Monday, May 21, 2012

Writing Spaces: Library Love

I love libraries. I mean really, who doesn't? Free books, often housed in lovely, historical buildings. Wonderful nooks and crannies to explore. And some of the best writing spaces in the world.

Today's Writing Spaces post was inspired by Jonathan Safran Foer, who, when asked what his office looked like, sent in a picture of the New York Public Library's beautiful Rose Reading Room. As you might expect, the biggest library in the biggest city in the country has a pretty spectacular reading room.

When I was a lonely intern, exploring New York for the first time on my own, I used to sit in the reading room. It was always cool and quiet, and I loved the variety of people who visited the room: kids with colorful picture books, students surrounded by piles of papers, researchers, writers, or folks just looking for a quiet, comfortable place to read.

Right now, my main library reading room is the Harper Memorial Library at the University of Chicago. It gives me that "I'm still a student" feeling, which helps me steer clear of catching up on Degrassi when I really should be working.

When I actually was a student, though, I was lucky to be in the land of libraries, aka Harvard University. It is a library-lover's dreamworld, with more than 70 libraries on campus. Some are huge and historic, like the main university library, Widener, while others are hidden away in the residential houses or corners of buildings.

My dorm had an old library that had been converted suite of rooms for students (called, aptly enough, the library suite), although the only thing library-like about it was the bookshelves that paneled the common room walls and that you'd occasionally stumble across someone passed out in the corner (it was a big party space).

I loved stumbling across hidden alcoves or tucked-away desks, and the sheer magnitude of libraries meant that there was a pretty good chance no one else would discover you. Out of all the things I miss from college, access to the libraries is pretty high on the list, and even just thinking about them today is getting me all nostalgic. Here, then, some of my favorite library spots.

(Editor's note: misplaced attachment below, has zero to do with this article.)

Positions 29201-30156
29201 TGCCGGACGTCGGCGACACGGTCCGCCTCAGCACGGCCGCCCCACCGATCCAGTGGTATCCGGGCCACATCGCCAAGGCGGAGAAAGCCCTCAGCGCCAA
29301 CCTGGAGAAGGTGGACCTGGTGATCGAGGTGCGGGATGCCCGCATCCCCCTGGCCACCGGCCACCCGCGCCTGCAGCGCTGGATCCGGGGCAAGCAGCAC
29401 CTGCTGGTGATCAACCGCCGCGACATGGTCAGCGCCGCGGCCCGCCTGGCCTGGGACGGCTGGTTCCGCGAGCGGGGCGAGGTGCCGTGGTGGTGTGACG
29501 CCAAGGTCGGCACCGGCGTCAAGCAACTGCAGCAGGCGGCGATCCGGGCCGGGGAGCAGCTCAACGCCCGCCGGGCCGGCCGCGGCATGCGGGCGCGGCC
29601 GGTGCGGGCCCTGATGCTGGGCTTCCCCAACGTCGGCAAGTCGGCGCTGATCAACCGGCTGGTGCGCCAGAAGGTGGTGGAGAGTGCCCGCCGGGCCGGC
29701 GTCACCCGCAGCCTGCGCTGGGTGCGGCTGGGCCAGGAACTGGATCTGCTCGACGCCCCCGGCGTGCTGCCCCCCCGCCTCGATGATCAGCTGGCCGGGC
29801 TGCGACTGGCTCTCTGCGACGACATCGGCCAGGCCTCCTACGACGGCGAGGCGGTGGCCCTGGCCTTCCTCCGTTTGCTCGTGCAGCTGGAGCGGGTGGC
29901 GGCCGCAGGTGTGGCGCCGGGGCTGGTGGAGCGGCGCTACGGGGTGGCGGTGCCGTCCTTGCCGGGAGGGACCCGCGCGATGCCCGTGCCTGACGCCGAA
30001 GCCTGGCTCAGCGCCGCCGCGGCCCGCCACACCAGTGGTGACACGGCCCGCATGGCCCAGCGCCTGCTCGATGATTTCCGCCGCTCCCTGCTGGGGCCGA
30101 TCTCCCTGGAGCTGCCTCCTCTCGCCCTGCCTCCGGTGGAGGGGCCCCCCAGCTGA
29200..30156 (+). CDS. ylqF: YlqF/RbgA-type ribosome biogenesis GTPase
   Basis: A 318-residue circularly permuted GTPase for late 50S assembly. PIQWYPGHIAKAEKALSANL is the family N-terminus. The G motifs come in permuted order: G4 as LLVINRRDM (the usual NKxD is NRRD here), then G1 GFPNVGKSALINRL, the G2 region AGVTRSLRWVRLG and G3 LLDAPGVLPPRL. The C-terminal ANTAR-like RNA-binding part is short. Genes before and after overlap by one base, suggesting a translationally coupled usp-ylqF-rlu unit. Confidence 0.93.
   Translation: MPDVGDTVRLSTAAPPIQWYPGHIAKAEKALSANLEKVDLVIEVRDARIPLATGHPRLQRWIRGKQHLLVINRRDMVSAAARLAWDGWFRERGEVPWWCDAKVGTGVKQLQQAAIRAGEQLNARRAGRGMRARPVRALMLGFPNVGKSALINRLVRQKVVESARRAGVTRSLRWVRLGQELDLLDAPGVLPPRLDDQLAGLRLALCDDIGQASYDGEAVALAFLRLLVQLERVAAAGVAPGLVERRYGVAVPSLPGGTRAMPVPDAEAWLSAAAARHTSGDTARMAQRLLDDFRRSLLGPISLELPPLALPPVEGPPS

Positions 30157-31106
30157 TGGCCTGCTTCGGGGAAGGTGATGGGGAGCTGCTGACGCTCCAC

This is Lamont, the undergrad library and the spot to be during finals period. While I was a student, they converted a portion of Lamont into a cafe/reading room, thereby ensuring that, other than the occasional shower, it was possible to actually live comfortably in Lamont for a period of several days. This was also my favorite place to catch a midday nap.

The Widener reading room. Just looking at this gives me stress hives. Widener is used by undergrads and grad students alike, and the noise is at "preemie baby incubator room" levels. Heaven help you if you left your cell phone on or wore squeaky shoes. It is just as beautiful in person as it is in this picture.

They also renovated Widener (which was a surprisingly difficult thing to do, thanks to an absurd line in the original bequeathing of the library*) and built these hidden inner reading rooms. This one was pretty easy to get to; the other involved a series of staircases and doors and passages out of a Harry Potter book, and finding it was a badge of honor (I managed to find it, once, and then, like Narnia, never could quite get there again...). 

I know this little desk doesn't look like much, and yet it represents the greatest possible achievement a student could manage: earning a carrel at Widener. The carrels lined the walls of the stacks and some of them even had windows. I got a carrel my senior year, after applying during the summer and filling out a packet of paperwork. I spent many hours there poring over books and pulling out my hair over my thesis. It was awesome.

*Campus legend time! Widener Library, the building and books, was donated in honor of Harry Elkins Widener, who died on the Titanic. His mother, who gave the money, had the library built on top of a smaller library and to prevent some future rich donor from doing the same to Widener in the future, she stipulated that the library exterior could never be altered or else the ownership of the building will pass to the city of Cambridge. That means all renovations have to be done without any changes to the structure of the library, so: through windows, underground, within inner courtyards.

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